Another very important storyline is that of Allison (Emmy Raver-Lampman). In the 1960s, Black women are not treated well. In fact, it was dangerous for them to be anywhere alone, except at home. So, Episode 3 of Season 2 is an important one, where they tease out just how a Black woman survived in Dallas in the 60s.
Black Love and Civil Rights
Allison’s storyline is an important one because it shows how nuanced the depiction was. Allison’s situation first appears to us after she has settled into a routine. She is a hairdresser, married to a man who had a steady job by day, but by night, he was leading the fight against segregation. Allison is helping, without the use of her powers. At home, the couple is in love and they show it in an unproblematic way and without stereotyping either person in the couple. The husband isn’t aggressive with a submissive wife. There’s no abuse, drugs, or alcoholism. There are also no children. These are just two Black professionals who are fighting for Black lives.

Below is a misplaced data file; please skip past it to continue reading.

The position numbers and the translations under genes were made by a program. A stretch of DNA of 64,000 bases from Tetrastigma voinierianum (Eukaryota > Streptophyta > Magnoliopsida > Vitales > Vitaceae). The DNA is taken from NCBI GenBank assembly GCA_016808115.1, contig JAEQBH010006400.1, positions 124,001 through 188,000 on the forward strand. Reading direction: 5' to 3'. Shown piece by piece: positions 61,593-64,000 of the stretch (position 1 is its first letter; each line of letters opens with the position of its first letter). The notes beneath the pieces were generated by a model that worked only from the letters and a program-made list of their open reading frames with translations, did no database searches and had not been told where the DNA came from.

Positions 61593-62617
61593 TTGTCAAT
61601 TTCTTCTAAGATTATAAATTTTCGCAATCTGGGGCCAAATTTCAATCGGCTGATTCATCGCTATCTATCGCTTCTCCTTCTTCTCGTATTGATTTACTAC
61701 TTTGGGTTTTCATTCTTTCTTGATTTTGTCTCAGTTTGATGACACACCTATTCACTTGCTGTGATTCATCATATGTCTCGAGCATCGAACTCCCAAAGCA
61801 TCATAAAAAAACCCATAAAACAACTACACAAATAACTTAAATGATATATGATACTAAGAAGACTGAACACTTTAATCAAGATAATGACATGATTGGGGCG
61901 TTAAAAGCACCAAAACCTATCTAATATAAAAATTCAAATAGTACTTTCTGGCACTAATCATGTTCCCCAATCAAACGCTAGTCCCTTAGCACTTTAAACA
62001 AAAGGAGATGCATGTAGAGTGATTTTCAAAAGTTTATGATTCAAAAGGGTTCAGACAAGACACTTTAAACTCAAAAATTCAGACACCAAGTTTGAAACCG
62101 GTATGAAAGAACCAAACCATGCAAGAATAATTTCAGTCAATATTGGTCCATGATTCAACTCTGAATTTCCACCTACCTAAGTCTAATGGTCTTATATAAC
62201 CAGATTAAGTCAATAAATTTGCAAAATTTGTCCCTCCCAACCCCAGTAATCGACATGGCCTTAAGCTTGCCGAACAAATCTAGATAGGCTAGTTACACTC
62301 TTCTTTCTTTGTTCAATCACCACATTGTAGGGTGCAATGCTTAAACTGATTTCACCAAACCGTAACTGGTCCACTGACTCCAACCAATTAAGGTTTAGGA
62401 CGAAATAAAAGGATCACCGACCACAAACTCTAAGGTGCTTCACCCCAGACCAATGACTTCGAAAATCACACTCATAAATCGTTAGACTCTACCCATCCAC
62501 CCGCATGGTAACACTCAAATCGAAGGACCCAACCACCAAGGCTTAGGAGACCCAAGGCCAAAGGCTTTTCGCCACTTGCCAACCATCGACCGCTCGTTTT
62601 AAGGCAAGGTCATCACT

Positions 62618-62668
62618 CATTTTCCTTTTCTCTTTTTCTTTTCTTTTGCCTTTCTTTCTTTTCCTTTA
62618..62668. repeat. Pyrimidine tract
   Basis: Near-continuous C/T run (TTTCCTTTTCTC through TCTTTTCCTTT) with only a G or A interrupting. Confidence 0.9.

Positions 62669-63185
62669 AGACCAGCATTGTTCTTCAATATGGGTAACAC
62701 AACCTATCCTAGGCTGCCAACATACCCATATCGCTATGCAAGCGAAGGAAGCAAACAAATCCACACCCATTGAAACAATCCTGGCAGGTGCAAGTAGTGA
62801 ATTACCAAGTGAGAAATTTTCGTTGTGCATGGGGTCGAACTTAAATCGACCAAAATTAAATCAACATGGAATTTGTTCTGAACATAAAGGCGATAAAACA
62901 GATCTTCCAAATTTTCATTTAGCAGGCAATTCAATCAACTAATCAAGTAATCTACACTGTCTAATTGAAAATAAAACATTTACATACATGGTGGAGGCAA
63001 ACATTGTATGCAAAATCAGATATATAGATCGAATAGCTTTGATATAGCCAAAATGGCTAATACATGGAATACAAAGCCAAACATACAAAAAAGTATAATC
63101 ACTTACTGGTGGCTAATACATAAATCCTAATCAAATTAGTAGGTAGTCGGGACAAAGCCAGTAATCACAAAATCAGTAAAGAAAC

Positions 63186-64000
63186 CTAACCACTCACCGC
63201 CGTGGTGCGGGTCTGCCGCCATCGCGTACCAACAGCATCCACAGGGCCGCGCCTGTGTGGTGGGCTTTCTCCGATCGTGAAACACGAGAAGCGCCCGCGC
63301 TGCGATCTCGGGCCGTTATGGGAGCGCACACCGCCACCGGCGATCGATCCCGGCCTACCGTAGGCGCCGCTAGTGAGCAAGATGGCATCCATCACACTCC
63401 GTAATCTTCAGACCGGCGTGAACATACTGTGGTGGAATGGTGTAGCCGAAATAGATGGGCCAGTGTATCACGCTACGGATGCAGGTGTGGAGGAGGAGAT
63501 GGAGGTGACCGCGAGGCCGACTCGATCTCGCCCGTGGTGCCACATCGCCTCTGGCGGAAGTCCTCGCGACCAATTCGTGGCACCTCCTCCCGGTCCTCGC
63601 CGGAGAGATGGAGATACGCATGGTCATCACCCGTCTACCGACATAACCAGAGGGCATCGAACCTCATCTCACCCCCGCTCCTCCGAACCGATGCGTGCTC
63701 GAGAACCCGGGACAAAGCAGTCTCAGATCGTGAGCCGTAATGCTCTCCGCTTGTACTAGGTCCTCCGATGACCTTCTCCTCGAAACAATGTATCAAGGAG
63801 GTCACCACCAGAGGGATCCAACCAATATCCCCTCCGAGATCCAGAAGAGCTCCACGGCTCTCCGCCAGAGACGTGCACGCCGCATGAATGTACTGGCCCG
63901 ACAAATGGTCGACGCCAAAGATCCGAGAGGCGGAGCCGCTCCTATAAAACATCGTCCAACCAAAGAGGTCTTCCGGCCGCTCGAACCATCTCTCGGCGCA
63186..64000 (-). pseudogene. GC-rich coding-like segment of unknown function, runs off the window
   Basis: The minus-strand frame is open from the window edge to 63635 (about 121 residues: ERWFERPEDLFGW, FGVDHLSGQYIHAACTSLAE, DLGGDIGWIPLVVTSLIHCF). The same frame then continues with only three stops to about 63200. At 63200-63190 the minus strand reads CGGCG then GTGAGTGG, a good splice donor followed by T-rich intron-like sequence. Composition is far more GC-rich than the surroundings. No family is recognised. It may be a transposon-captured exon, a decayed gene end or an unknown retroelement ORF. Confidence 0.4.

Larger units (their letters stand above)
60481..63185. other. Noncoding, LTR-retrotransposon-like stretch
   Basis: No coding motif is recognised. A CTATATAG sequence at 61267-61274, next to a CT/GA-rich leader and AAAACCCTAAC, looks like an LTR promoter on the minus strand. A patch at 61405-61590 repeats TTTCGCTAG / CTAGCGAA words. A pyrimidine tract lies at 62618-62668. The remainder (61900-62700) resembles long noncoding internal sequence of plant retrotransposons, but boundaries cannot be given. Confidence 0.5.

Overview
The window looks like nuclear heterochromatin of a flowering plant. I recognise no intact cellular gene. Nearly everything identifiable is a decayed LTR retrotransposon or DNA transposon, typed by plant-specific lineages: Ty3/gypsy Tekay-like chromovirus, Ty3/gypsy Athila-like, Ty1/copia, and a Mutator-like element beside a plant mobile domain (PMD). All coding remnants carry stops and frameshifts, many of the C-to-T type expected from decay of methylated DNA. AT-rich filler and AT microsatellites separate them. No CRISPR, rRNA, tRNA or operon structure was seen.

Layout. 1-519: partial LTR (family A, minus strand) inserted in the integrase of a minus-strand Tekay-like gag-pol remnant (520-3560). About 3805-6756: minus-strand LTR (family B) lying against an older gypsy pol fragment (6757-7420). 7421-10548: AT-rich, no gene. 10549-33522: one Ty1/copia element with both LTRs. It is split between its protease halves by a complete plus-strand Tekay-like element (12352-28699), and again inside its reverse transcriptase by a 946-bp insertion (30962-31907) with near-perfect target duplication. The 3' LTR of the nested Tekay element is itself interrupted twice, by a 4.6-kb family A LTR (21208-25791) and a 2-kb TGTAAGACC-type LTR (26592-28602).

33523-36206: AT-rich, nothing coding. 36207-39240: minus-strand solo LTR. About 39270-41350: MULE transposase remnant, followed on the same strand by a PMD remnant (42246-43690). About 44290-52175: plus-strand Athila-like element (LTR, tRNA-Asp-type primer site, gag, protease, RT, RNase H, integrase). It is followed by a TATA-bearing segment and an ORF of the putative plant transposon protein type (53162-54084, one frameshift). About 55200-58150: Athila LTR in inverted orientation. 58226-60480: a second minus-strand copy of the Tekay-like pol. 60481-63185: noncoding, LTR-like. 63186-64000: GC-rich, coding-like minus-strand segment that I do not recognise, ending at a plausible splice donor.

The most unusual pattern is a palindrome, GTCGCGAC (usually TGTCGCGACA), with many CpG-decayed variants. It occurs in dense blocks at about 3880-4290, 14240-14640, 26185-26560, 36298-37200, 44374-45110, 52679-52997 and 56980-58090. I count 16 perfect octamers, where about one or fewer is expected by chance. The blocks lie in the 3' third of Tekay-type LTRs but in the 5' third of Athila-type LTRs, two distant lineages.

In Allison’s episode, (2×3), we see that she was saved not by the Black men of the neighborhood, but the Black women holding curling wands and hot combs. Remember how Allison could not speak at the end of last season? Well, she still couldn’t at the beginning of this season and was still taken in by the women. She found sisterhood and community and was so happy amongst these people who were Black like her. She didn’t have to use her power to get ahead, either. In fact, Allison doesn’t use any power until her siblings show up—which creates some funny moments in itself. The episodes included sit-ins and a rally to show how individuals had to come together to change the world. There is also a dance scene with Vanya, Klaus, and Allison that is a light-hearted reprieve from the dark material.
Others Tried It